Engine and Transmission Tech

tips, technology, tools and techniques related to vehicle driveline components

Go to Thread: PreviousNext
Go to: Forum ListMessage ListNew TopicLog In


harv8
Martyn Harvey
Waterloo, Ontario, Canada
(179 posts)

Registered:
10/23/2007 10:09PM

Main British Car:
MGB Rover V8, TVR Chevy V8, MGB GT Ford V8

authors avatar
Rover 3.9
Posted by: harv8
Date: October 23, 2007 11:41PM

I'm building a Rover 3.9 for my 1980 MGB V8 this winter. I currently run a Rover 3.5 that produces 184 HP at the wheels. I would like to have over 200 HP at the wheels with the new 3.9 engine. Does anybody have any advice / tips for me before I begin. I'd be particularly interested to hear details of cams used, head modifications and HP/torque numbers from different configurations. I was planning on using the usual carb set up on an edelbrock performer intake.


StagByTriumph
Glenn Merrell
Colorado
(37 posts)

Registered:
10/25/2007 12:11PM

Main British Car:
1973 Stag Rover SD1 3.5 w/ 3.9 EFI

authors avatar
Re: Rover 3.9
Posted by: StagByTriumph
Date: October 25, 2007 01:30PM

What do you want to do with the car? Race, rally, Sunday driver, daily driver?


Moderator
Curtis Jacobson
Portland Oregon
(4411 posts)

Registered:
10/12/2007 02:16AM

Main British Car:
71 MGBGT, Buick 215

authors avatar
Re: Rover 3.9
Posted by: Moderator
Date: October 25, 2007 02:32PM

Martyn, you mean this one don't you? [www.britishv8.org]


MGBV8
Carl Floyd
Kingsport, TN
(3791 posts)

Registered:
10/23/2007 11:32PM

Main British Car:
1979 MGB, Buick 215

authors avatar
Re: Rover 3.9
Posted by: MGBV8
Date: October 25, 2007 06:10PM

Hi Martyn,

I'll be real interested in this thread since I've been planning a 3.9 for a while.


harv8
Martyn Harvey
Waterloo, Ontario, Canada
(179 posts)

Registered:
10/23/2007 10:09PM

Main British Car:
MGB Rover V8, TVR Chevy V8, MGB GT Ford V8

authors avatar
Re: Rover 3.9
Posted by: harv8
Date: October 26, 2007 12:14AM

Yes Curtis, that is the car I want to fit the 3.9 into.
I've really enjoyed my 3.5 for the past 10 years. Forrest Racing built me a well balanced engine that has performed well as a fast road car. It has the Isky 262 cam and is fitted with Vittesse pistons +20 thou.
I'm thinking that a well balanced 3.9 should give me a few more HP and some more useful torque. I'm not building a race car though. I guess I need to update the specs on this car now it has Fast Car's crossmember under the front.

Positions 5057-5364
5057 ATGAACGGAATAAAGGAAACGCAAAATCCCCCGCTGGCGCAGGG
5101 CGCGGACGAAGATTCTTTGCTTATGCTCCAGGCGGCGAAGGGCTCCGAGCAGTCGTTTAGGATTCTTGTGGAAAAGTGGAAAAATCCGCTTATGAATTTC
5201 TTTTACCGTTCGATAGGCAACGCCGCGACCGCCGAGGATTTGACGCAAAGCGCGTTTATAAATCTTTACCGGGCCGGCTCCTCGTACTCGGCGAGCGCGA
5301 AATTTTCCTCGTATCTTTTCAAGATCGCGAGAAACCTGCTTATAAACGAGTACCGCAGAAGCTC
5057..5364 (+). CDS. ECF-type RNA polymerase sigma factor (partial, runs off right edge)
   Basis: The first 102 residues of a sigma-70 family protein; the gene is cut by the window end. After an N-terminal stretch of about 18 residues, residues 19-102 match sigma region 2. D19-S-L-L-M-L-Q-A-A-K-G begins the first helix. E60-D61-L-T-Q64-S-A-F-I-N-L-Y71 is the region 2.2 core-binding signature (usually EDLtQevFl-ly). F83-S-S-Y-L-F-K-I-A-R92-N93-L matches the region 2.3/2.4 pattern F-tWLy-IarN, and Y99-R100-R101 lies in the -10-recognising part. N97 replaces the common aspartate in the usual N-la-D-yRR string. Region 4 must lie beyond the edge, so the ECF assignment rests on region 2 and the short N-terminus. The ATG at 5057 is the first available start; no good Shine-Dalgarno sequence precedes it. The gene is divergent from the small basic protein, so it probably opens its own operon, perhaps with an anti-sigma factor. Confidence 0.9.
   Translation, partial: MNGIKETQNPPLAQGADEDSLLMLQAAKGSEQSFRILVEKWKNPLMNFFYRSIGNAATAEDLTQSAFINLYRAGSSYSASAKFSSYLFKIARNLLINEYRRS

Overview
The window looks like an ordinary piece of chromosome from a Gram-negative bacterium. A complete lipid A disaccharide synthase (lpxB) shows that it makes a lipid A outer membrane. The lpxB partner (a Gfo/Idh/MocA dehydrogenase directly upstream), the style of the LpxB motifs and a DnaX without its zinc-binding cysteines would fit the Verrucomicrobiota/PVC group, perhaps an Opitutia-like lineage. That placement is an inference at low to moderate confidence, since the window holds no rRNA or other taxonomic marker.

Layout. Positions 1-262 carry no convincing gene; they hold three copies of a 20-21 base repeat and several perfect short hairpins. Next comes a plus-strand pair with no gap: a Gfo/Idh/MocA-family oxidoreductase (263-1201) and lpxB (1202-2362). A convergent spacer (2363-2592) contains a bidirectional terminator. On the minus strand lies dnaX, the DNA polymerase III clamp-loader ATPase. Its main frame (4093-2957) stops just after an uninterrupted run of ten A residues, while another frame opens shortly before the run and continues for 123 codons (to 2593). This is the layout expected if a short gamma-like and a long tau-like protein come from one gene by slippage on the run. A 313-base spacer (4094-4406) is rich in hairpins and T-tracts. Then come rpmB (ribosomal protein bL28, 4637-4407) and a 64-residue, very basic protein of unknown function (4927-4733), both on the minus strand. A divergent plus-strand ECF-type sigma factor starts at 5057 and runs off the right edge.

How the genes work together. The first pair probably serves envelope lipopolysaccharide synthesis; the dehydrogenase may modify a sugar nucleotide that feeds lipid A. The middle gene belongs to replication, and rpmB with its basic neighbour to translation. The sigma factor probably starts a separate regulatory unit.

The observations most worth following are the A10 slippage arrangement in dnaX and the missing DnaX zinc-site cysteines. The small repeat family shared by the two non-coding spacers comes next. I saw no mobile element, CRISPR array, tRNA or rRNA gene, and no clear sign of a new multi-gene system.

HARV8 Sept 2007 (4).JPG


Moderator
Curtis Jacobson
Portland Oregon
(4411 posts)

Registered:
10/12/2007 02:16AM

Main British Car:
71 MGBGT, Buick 215

authors avatar
Re: Rover 3.9
Posted by: Moderator
Date: October 26, 2007 01:42AM

Martyn, the car is exceptional already! Personally, I think a car that already exhibits such refinement and sophistication would really benefit from electronic fuel injection and maybe even programmable electronic ignition. You'd get better gas mileage and you might feel a little better about pollution. You'd enjoy the smooth driveability. The challenge of learning new tricks might be fun. Installing EFI is a little easier now than it was your first time around too, if only because information about setting it up is more readily available. It might be fun to make a custom plenum... something that looks unique and still performs well. (If you have to machine the Rover 3.9 plenum top-casting anyway to get it under an MGB hood, why not fabricate or commission something a little different?)


harv8
Martyn Harvey
Waterloo, Ontario, Canada
(179 posts)

Registered:
10/23/2007 10:09PM

Main British Car:
MGB Rover V8, TVR Chevy V8, MGB GT Ford V8

authors avatar
Re: Rover 3.9
Posted by: harv8
Date: October 27, 2007 01:42AM

Fuel injection is very tempting! I'll need to re-wire the car and upgrade my cooling system.



NixVegaGT
Nicolas Wiederhold
Minneapolis, MN
(659 posts)

Registered:
10/16/2007 05:30AM

Main British Car:
'73 Vega GT 4.9L Rover/Buick Stroker

authors avatar
Re: Rover 3.9
Posted by: NixVegaGT
Date: October 29, 2007 03:12PM

Martyn,

Nice car. I'll be using a Crower cam:

Cam is a Crower 50232 with an intake lift of 0.488", an exhaust lift of 0.490", Duration 276, Duration at 0.05": intake 214 degrees, exhaust 218 degrees. Lobe separation angle: 112 degrees.

I'm building a Rover/Buick stroker... I'm not sure how that translates to your 3.9 project but it can't hurt. It's supposed to be pretty hot for the 215. I won't be able to give feedback on this cam with 4.9l until spring... I was planning on building a MegaSquirt EFI for the engine using a Rover intake but opted for a Q-jet carb initially. If you don't know about the MegaSquirt yet it's some pretty interesting stuff. Check it out:

[www.megamanual.com]